With little fanfare, the impossible just happened at the Hope Gardens public housing project in Bushwick: the management got fired. Repairs to the project’s high rises and townhouses had been delayed, and, per an official notice, “cost-saving measures to curb ballooning controllable operating expenses” hadn’t been adopted. Such lack of foresight constitutes a typical day for NYCHA, where, on a single day last week, elevator outages affected 15,000 residents. But NYCHA doesn’t administer Hope Gardens. The project’s private developer, PennRose Development, calls the shots, and PennRose chose to dismiss the property manager, Pinnacle City Living.

The firing was possible only because Hope Gardens is one of 61 complexes converted to private management through the federal Rental Assistance Demonstration (RAD) program, started by the Obama administration.

Left-wing city council members, slow to learn of the management change, slammed it. “It’s an uphill battle to get oversight if any of these companies decide to not meet expectations,” Councilmember Sandy Nurse, whose district includes the project, told WNYC’s David Brand (who first reported Pinnacle’s dismissal). Socialist New York state senator Julia Salazar went further: “It’s even less accountability when it’s private management than the public housing authority,” she said.

That’s exactly backward. It was oversight by a private operator worried about its property not being properly maintained that led to the change—something that could not have happened if NYCHA’s own employees were still in charge. Unlike the public authority, PennRose faces serious accountability and risk. Federal inspectors could put a halt to the housing vouchers that constitute its financial lifeline. Its reputation and chances for getting future contracts could suffer as well.

Another private RAD developer puts it this way: “Property management is hard, especially with public housing. Private management allows you to boot an ineffective manager.” To its credit, even NYCHA gets it: its executive vice president Jonathan Gouveia told WNYC: “It’s interesting that when we do the thing they say they want us to do, they criticize it.”

NYCHA has allowed some $80 billion in necessary repairs to pile up, thus becoming the city’s largest slumlord. Turning to private management has been its best decision in years.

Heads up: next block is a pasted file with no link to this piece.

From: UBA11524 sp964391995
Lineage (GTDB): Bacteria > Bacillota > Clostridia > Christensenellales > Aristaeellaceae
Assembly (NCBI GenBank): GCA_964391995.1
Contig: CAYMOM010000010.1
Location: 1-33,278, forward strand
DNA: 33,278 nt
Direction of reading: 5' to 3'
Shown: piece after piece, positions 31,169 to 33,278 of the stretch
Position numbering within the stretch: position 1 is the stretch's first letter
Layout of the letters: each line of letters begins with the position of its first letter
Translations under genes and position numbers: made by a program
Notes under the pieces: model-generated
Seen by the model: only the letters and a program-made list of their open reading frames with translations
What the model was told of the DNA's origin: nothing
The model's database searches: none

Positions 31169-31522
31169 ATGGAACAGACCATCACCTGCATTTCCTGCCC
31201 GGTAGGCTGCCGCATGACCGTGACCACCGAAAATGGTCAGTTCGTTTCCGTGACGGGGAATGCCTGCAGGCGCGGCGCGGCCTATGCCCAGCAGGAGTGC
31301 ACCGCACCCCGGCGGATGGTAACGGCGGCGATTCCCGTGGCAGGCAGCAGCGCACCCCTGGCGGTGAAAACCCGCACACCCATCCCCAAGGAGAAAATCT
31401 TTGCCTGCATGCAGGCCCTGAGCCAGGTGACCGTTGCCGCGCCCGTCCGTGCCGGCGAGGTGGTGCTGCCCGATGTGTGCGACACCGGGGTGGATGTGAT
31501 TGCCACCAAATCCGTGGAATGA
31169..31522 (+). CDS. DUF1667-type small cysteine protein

That’s not stopping progressives from criticizing privatization. They’re even trying to keep NYCHA’s union labor on the job as a new wave of state aid flows to the authority through the state’s new PACT (Permanent Affordability Commitment Together) program, which calls for tenants to vote on whether they want NYCHA to continue or private management to take over. The alleged risks of privatization helped convince a majority of tenants at the Nostrand Houses in Brooklyn to opt for NYCHA. Another tenant vote is underway at the Bronx River Houses, which needs $66 million in repairs. It’s a two-stage vote: the first will decide whether to switch from federal support to income provided by housing vouchers, which allows for new financing; if tenants choose to make that switch, a second vote would determine whether a private developer or NYCHA will be responsible for the repairs that “voucherizing” makes possible. The 199 Bronx River residents, all seniors, can vote from April 2 through April 11.

Progressive groups, such as Community Voices Heard (which receives federal funds, thanks to Senator Chuck Schumer), have taken the position that NYCHA just needs more money. They have nothing to say about NYCHA’s management problems, including recent corruption indictments. The group has reached out to Bronx River tenants, though it claims that these efforts are neutral about the vote itself. Its mission includes “preserving public housing.” The group’s leaders should tour Baychester Houses in the Bronx, one of the first of the city’s RAD-style projects, to get a glimpse of how effective the switch to private management has been.

Resistance to the privatization effort resembles pushback against charter schools, which progressives portray as a threat to, rather than an improvement upon, city-run schools. Like private housing managers, charters face accountability from their authorizers. Of 352 charter schools authorized in New York State, 52 have been shut down for poor performance.

New York City public housing has plenty of problems besides physical conditions. Crime in the projects is disproportionately high. The rules encourage long-term dependency; the average tenant has lived in NYCHA housing for more than 20 years. Nearly 30 percent of the tenants are “over-housed”—meaning they have empty bedrooms—at a time when family shelters are packed. Enlightened NYCHA management would try to address these issues.

But turning to outside management is one thing that NYCHA is doing right. Privatizing public services does not mean that they will be reserved for the undeserving or will line the pockets of corporations. Instead, it’s a route to efficiency—and accountability.

Photo: Busà Photography/Moment via Getty Images


City Journal is a publication of the Manhattan Institute for Policy Research (MI), a leading free-market think tank. Are you interested in supporting the magazine? As a 501(c)(3) nonprofit, donations in support of MI and City Journal are fully tax-deductible as provided by law (EIN #13-2912529).

Further Reading

Up Next